Some tiny creature, mad with wrath,

Is coming nearer on the path.

--Edward Gorey

Location: Pittsburgh, Pennsylvania, U.S. Outlying Islands

Writer, lawyer, cyclist, rock climber, wanderer of dark residential streets, friend.

Thursday, August 11, 2005

Who Needs Terrorists?

For that matter, who needs improvised fertilizer-based explosives and the like?

Read this story of a truck driver, younger than I, taking a turn too fast with nearly twenty tons of presumably legal explosives in his rig, and creating an explosion that effectively vaporized the truck and left a 25-foot-deep crater in a Utah highway.

Are there no precautions for loads this size? Are modern explosives, the legal kind, still so volatile? Have you ever felt less safe on America's highways? I haven't.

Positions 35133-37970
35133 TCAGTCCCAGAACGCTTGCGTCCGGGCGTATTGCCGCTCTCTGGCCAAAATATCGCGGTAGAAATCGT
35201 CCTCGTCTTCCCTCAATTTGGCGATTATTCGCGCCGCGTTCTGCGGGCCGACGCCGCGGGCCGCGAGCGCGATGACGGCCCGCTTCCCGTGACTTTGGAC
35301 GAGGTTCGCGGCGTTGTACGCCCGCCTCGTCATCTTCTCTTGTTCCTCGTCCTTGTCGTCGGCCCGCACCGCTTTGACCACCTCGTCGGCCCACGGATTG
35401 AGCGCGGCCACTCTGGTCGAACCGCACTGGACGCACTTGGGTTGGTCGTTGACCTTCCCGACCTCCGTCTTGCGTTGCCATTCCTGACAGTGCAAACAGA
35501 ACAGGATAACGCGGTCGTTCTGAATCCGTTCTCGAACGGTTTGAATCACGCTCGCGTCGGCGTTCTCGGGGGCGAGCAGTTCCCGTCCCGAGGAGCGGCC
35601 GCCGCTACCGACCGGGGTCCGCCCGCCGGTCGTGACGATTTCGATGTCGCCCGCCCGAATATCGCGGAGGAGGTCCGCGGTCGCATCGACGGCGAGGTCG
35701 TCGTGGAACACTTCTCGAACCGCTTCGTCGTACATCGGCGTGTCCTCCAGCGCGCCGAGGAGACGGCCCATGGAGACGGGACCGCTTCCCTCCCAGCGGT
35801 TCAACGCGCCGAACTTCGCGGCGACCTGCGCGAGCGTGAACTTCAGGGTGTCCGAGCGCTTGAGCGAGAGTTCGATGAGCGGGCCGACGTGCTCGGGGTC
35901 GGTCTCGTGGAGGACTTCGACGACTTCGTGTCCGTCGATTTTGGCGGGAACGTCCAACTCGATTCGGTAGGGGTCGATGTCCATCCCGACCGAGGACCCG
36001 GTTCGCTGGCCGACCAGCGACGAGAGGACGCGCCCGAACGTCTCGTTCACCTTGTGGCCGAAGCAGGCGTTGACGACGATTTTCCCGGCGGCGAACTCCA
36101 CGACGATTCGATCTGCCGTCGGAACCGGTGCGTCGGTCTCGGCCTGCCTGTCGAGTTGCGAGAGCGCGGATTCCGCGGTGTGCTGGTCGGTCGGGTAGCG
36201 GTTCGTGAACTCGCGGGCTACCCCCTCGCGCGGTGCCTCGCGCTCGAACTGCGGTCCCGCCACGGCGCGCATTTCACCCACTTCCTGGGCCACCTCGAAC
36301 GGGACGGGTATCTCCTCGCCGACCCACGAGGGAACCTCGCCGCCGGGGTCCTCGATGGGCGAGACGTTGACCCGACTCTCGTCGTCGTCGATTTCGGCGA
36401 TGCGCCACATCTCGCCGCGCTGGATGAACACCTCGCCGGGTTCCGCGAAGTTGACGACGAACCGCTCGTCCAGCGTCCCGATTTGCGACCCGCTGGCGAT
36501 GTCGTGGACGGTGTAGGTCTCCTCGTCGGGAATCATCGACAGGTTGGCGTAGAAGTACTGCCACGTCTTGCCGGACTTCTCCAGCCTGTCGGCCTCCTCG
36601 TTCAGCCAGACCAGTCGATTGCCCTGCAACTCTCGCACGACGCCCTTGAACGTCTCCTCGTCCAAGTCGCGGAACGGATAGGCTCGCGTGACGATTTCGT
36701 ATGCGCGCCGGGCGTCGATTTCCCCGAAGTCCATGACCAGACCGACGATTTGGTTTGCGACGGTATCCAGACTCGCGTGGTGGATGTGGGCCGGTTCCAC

Blogger Rob said...

Different explosives have different properties based on what they're used for. You can cook dynamite in a skillet, which, given some of the other things I've done in my life, it's strange that I've never tried.

I guess I've grown up.

Anyway, given a bad crash and the truck catching fire, even some safe explosives will detonate.


You'll be happy to know that atomic weapons are only trivial to set off on TV. On the other hand, if you're working in a lab with the "right stuff," the difference between a criticality incident (i.e. unintended nuclear chain reaction of various severity) and another day in the lab can simply be a short, big beaker vs. a tall graduated cylinder. It's essentially how much of the stuff the stuff sees. Spread out, it's relatively harmless. Lumped together, it's an "uh-oh."

"Uh-oh"s are bad. Just to be clear.

10:06 AM  

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